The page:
interesting facts about Uganda

7 Interesting Facts About Uganda

Squeezed between Kenya, Rwanda, South Sudan, Tanzania and the Democratic Republic of Congo, Uganda is a landlocked country in East-Central Africa. It’s home to a staggering range of landscapes, including Africa’s largest lake, tallest mountains and longest river. Whether you’re tracking gorillas or trekking volcanoes, Uganda really has it all. Try these interesting facts about Uganda on for size if you don’t believe us.

Interesting Facts About Uganda

1. Uganda is home to Africa’s tallest mountain range

The UNESCO-listed Rwenzori Mountains National Park is the tallest mountain range in Africa. They stretch nearly 100,000 ha across western Uganda and comprise glaciers, waterfalls and lakes.

The mountain range includes Africa’s third-highest mountain, Mount Margherita at 5,109m (16,763ft) too.

Interesting Facts About Uganda

2. Uganda is known as the ‘Pearl of Africa’

Uganda is home to staggering biodiversity and wild landscapes, from lakes to snow-capped peaks to tropical rainforests. Winston Churchill described Uganda as the ‘Pearl of Africa’ in his 1908 book, My African Journey.

interesting facts about Uganda

3. Uganda is home to Africa’s largest lake

Lake Victoria – or Victoria Nyanza – stretches across 26, 828 sq. miles (69,484 sq. km). It is the largest lake in Africa, as well as the world’s largest tropical lake and the world’s second-largest freshwater lake by surface area. The lake has a maximum depth of 262 and 276 ft (80 and 84 metres) and an average depth of 130 ft (40 metres). Nearly half the lake (45%) is located in Uganda, while 6% sits in Kenya and the remaining 49% in Tanzania.

The lake is also home to endemic and endangered fish species such as cichlids and Nile Perch.

4. It’s home to nearly half the world’s surviving mountain gorilla population

The Bwindi Impenetrable National Park is home to around 340 mountain gorillas – almost half the world’s surviving population. In fact, the gorillas only live in two places: the dense vegetation of the national park and along the Virunga mountain range, which stretches from Volcanoes National Park in Rwanda to the Virunga National Park in the Democratic Republic of the Congo.

The Bwindi Impenetrable Forest National Park spans 128 sq. miles (331 sq. km) and is home to an astonishing number of endangered species, such as forest elephants, 11 species of primate including chimpanzees, African golden cats and the rare giant forest hog.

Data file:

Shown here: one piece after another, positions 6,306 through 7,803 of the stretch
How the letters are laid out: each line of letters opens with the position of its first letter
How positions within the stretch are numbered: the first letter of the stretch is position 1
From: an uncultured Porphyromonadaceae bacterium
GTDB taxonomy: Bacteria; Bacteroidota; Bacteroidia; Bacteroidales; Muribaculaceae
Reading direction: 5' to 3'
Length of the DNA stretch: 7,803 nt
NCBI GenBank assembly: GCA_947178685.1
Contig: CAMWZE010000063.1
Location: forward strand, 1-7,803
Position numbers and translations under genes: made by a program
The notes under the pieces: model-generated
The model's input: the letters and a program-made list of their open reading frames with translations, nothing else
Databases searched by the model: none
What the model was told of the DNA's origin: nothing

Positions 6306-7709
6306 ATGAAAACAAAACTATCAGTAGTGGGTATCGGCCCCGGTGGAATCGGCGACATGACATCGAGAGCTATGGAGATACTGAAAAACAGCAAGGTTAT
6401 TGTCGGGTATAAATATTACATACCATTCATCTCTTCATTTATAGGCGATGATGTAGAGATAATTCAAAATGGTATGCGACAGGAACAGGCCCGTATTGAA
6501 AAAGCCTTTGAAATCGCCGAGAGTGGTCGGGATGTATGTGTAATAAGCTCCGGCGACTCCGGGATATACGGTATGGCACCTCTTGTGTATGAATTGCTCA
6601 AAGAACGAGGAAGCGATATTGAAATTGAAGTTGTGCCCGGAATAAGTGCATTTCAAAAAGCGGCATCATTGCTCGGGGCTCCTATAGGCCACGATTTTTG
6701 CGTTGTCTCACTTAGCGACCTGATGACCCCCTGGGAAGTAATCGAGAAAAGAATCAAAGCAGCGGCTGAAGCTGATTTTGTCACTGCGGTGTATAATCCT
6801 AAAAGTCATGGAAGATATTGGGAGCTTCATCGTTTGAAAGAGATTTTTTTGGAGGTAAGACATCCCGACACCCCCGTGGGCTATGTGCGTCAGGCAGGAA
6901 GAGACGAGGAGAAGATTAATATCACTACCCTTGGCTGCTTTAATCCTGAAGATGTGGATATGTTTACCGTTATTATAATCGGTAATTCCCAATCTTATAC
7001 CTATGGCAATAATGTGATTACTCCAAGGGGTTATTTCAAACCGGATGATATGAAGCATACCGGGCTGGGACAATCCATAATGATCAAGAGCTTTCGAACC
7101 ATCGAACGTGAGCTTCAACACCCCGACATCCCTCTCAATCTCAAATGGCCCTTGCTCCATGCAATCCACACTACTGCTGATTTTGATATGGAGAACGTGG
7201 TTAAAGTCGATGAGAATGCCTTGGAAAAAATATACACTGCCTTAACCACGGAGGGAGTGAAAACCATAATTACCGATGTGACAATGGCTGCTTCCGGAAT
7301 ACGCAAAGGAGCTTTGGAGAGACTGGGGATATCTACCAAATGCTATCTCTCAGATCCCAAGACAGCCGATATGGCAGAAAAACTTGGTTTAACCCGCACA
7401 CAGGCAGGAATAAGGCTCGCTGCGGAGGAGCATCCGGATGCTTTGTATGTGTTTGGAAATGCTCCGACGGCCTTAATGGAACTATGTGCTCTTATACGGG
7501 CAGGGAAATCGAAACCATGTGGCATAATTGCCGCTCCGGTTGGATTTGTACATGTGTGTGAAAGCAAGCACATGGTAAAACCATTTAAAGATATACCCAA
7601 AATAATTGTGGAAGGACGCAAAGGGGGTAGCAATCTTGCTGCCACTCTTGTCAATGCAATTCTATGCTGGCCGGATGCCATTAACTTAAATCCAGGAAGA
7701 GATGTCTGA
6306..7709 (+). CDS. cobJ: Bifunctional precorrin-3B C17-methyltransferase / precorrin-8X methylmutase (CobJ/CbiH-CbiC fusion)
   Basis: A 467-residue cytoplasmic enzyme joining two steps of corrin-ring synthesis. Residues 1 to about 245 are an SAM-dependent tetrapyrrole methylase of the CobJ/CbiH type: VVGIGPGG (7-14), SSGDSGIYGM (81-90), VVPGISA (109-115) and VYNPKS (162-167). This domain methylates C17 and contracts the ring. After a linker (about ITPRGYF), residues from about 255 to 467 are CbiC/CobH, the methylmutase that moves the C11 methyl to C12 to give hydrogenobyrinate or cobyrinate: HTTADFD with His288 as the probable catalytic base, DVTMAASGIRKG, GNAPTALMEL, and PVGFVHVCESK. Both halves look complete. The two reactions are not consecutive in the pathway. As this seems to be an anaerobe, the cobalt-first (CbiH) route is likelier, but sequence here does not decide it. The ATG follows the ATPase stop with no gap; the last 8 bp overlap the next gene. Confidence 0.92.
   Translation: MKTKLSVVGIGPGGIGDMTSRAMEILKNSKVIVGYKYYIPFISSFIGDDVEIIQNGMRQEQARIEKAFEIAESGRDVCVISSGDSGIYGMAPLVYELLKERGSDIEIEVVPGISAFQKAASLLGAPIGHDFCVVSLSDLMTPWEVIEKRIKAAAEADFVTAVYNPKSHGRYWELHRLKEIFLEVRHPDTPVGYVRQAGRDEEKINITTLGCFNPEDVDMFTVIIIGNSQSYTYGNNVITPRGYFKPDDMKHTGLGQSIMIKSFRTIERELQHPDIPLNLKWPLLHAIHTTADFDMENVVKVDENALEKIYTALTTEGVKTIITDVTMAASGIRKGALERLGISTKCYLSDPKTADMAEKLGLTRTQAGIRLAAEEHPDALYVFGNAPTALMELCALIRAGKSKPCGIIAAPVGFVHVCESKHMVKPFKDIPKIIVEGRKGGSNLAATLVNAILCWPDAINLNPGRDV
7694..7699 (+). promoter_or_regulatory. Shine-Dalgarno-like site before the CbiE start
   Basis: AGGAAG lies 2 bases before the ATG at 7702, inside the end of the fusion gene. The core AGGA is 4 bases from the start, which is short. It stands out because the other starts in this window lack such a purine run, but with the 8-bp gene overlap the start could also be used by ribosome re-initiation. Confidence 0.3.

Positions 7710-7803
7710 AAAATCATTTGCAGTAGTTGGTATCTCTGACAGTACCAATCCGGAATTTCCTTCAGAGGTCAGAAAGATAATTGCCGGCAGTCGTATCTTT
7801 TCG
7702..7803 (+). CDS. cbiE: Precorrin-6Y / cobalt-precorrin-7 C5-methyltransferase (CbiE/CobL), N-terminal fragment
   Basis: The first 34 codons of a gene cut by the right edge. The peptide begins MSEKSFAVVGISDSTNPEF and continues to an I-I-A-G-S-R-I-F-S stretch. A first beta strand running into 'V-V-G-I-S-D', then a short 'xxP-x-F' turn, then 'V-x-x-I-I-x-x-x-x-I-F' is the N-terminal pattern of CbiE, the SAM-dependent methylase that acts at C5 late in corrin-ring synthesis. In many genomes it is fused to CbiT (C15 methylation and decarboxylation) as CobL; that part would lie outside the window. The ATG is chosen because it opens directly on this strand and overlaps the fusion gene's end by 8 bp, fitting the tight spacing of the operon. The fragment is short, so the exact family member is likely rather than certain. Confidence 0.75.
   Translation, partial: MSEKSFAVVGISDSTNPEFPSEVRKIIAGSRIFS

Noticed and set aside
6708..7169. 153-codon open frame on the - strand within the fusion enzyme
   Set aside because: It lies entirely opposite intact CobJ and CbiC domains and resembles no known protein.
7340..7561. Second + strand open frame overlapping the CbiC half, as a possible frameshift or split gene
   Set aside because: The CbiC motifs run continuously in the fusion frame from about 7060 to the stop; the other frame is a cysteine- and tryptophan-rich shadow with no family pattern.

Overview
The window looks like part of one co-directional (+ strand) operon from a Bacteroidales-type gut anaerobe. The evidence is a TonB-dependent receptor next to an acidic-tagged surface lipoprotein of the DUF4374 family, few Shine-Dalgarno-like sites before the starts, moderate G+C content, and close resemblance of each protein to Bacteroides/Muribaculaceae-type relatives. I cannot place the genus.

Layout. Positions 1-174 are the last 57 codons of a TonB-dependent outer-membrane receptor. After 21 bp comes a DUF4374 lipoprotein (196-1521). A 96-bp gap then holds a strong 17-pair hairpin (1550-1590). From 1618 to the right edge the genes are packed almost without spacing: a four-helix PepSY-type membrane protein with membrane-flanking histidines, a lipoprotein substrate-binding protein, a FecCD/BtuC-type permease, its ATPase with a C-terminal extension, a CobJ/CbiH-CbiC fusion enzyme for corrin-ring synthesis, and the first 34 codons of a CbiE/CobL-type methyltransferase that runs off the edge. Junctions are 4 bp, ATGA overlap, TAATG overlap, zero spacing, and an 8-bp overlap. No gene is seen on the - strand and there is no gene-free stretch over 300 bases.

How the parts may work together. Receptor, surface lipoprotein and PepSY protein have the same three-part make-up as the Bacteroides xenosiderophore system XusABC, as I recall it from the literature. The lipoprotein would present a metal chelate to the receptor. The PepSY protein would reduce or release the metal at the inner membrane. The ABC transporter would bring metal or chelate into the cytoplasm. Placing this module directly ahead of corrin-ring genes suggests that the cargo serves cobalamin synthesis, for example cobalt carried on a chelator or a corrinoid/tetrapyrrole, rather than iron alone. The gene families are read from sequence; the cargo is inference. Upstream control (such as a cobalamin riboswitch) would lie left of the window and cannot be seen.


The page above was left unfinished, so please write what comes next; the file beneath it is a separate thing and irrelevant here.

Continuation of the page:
interesting facts about Uganda

5. Uganda is a haven for bird-watchers

Uganda is widely considered one of the world’s best bird-watching destinations. There are at least 1,041 species of bird in the country, accounting for almost half the total found in the whole continent and 11% of the world’s species. The Gray Crowned Crane or Crested Crane is Uganda’s national emblem. The birds grow to a whopping three ft. (90 cm) tall and can easily be recognised by their crown of stiff golden feathers.

There are 34 ‘Important Bird Areas’ designed for birdwatching and birding trips. Some of the best include the Bwindi Impenetrable National Park, Mabamba Bay Wetland and the Entebbe Peninsula. It’s a hotspot for spotting Shoebill, Green Breasted Pitta, African Green Broadbill and the Brown-chested Lapwing.

interesting facts about Uganda

6. It has a long and fascinating history

It’s believed that Uganda has been inhabited for at least 50,000 years and possibly even as long as 100,000 years. The landlocked country once formed part of the Kingdom of Buganda, a powerful East African kingdom formed in the late 14th century. The British adopted the name – which became Uganda – for the East African colony. In fact, you can visit the four UNESCO-listed Tombs of Buganda Kings at Kasubi. By 1800, Buganda controlled the entire territory bordering Lake Victoria from the Victoria Nile to the Kagera River.

In 1862, the British explorer John Hanning Speke became the first European to visit Budganda. Form 1890, Britain began colonising the region and in 1894 Uganda became a British protectorate. It remained part of the British Empire until 1962, when it became an independent country with Milton Obote as prime minister. Since then, the country has suffered instability, a military coup, a dictatorship and a five-year war. Since 1986, the country has enjoyed relative stability.

interesting facts about Uganda

7. It’s home to the world’s smallest church

Located 11 miles (18 km) from Nebbi, the Chapel on Biku Hill is the world’s smallest church. The rounded stone building is only 2.5 metres (8 ft 3) wide and 2.4 metres (8 ft) high. It can accommodate a grand total of three people, including the priest. The retired Archbishop of the Church of Uganda founded the church in 1996 to offer Christians a special interaction with God once they reach the hill.

Allie D'Almo

Allie is a passionate traveller with a hearty interest in great food and stories. She likes to travel slowly, particularly to underrated and underloved places. She’s lived in Italy and is now based in London, where she spends most of her time either plotting her next trip or writing about her last one.

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